Thanks!

  3. Lauren

    21. Oct, 2009

    Also I forgot to ask one more thing … did you add what looks like a keyboard/mouse pad pull out tray?

    I have a very similar situation so any info is helpful!

    Cheers,
    LH

    • Jeff Lambert

      21. Oct, 2009

      Hi Lauren – I don’t believe GeekDesk has a corner unit. I actually already had a stationary desk system that takes up two walls in the office. All the desks have cabinets over the top. I decided, to both save money and keep the look uniform, that I would use the existing desktops and just add the adjustable height base to it. This also allowed me to have a corner unit.

      To do this took a bit of work as I had to take apart the existing unit, shuffle a couple of desks around to get a combo that would fit (corner unit and shorter desk segment), connect the two tops together to get some rigidity and then attach this to the adjustable base unit. I find that I couldn’t include any of the cabinets as the weight seemed too much for the base even though I think it was under the weight the system was designed to handle. As it is, the unit doesn’t raise as fast as they note in the literature but it is fine. I’m guessing you can do as I have done and find a relatively inexpensive corner desk that has the correct dimensions and just use the top.

      As for the keyboard/mouse tray, that was already attached to my desk and I left it. As you can probably see, my keyboard and trackball are on the desktop. I use the tray for a Wacom drawing tablet that I use from time-to-time.

      Cheers, Jeff

  4. Rick

    05. Jul, 2010

    Jeff,

    Much after the fact, I found your post. Thanks for creating it. I knew there had to be a better value out there somewhere than what I have found thus far. It’s amazing that this stuff still hasn’t become more mainstream – but it hasn’t.

    Still liking your desk? You may have talked me into getting one.

    Thanks again.

    Rick

    • Jeff Lambert

      05. Jul, 2010

      Yes, I still like the desk. The only downside is that it doesn’t handle a ton of weight. It still will raise but slower than advertised. That said, I think it’s still the best value out there. They did a survey a few months back and I recommended they up the size of the motor. If I were going to do it again I might just go with the desktop they sell as opposed to fitting it into my existing furniture. Finally, I don’t stand nearly as much as I use to but it is nice that I can when I want to. Good luck.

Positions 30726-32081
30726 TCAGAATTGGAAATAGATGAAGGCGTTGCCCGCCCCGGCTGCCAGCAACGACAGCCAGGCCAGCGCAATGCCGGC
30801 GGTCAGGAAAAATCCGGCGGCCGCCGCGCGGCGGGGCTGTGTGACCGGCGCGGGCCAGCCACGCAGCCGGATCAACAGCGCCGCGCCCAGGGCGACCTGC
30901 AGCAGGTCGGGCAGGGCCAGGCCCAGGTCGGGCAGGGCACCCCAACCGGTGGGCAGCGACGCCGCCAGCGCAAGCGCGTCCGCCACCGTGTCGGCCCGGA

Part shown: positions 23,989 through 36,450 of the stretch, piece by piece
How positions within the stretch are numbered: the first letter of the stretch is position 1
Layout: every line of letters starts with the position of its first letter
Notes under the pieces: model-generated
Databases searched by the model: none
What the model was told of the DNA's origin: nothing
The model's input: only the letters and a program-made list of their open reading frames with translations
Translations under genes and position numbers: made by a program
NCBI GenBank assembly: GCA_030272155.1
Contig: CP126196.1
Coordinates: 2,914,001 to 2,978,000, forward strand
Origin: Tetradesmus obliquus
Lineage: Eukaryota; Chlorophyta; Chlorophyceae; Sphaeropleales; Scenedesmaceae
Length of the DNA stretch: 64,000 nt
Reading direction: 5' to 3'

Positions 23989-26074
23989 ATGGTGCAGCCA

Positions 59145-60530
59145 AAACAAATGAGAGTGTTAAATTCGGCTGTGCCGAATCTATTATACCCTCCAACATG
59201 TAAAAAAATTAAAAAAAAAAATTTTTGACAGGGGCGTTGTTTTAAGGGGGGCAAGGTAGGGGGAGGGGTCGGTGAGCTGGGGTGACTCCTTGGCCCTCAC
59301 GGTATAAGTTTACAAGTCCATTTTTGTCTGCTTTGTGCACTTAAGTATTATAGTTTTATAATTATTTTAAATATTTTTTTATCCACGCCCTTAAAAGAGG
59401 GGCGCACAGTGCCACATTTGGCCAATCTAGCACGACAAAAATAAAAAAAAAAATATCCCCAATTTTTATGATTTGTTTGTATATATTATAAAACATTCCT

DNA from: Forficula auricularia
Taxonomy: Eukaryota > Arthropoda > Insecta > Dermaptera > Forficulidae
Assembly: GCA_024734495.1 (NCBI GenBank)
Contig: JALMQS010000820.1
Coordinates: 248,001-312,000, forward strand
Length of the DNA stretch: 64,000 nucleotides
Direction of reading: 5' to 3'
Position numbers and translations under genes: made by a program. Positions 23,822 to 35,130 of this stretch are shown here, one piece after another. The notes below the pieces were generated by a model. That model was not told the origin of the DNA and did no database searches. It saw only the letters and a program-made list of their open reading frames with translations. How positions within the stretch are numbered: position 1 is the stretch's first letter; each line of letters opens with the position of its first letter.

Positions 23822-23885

5. Deven

    13. Oct, 2010

    Thanks Jeff! this is exactly what i needed. i’ve been battling with various back/neck pains due to work and i think it is time i invest in an adjustable height desk.

  6. Natalie

    20. Jan, 2011

    Hi Jeff, I just came across your post and wanted to share another source where I purchased my electric sit-to-stand from. For $844 (shipping included, and no tax since the company is based in NH), I received a quality unit, including worksurface, that can hold up to 275#, plus the height range is fantastic! I looked into GeekDesk, and the units seem very similar, but I like the option of being able to choose which size frame and color top I wanted, plus overall I saved with the shipping being inclusive. Take a look: http://www.jaymil.com/Products/DetailView.php?p=431

  7. Duncan MacIntyre

    04. May, 2011

    Jeff

    I’m always interested in how users get on with height adjustable desks as it’s a great help for people considering making the change to this way of working.

    I notice you said in an earlier comment that you don’t stand nearly as much as you used to. Is there any particular reason for that?
    Duncan MacIntyre´s last blog post ..How To Pick The Right Height Adjustable Desk When Working With A Laptop

    • Jeff Lambert

      04. May, 2011

      Hi there Duncan,

      Actually, I’m back to standing more now. Most days I start standing at my desk. I do this until the early afternoon. I don’t recall why I had stopped standing as much but I did have a period of time where I was having some running overuse issues with my hip. So, it could have been I was more comfortable sitting at the time or it could just be one of those cyclical things for me. I still am quite glad I have a height adjustable desk and can’t see going back to a fixed height desk. In fact, the parts of my office system that I dismantled but saved, are now in the pile of items in the garage waiting to be carted off.

      Cheers,
      Jeff

  8. Duncan MacIntyre

    13. May, 2011

    Thanks for the update Jeff and good to see you’re back to standing regularly.
    Duncan MacIntyre´s last blog post ..Why A Varier Move™ Chair Makes A Great Seat For Sit Stand Work Posture Perchfect Sitting

  9. Brian Fulton

    20. Nov, 2012

    Hello Jeff. If you tire of standing (but want the benefit of ideal spinal posture achieved while standing) consider “saddle seating”. To achieve ideal spinal posture while sitting the legs (thighs) need to be at least 30 degrees off of the horizontal (as seen in horseback riding). This creates the ideal spinal curve necessary for people dealing with back and neck pain, but takes a load off of your feet. This type of seating works ideal with an adjustable height desk as the seat is typically going to be 8″ of more higher than traditional seating to allow your thighs to drop 30 degrees off of the horizontal.

  10. Greg

    22. Jan, 2013

    Just wanted to know how your desk is holding up? Any problems with the motor. I am thinking about purchasing geekdesk v3 but the motor is the one thing I worry about. Any idea how much the cost of repair would be once they fail after the warranty.

    • Jeff Lambert

      22. Jan, 2013

      It’s hanging in there. Sometimes a bit slow raising but hasn’t stopped as yet. Don’t know what it would cost to replace the motor but would hope not too much. Guess you could ask them. Good luck.

Leave a Reply

You must be logged in to post a comment.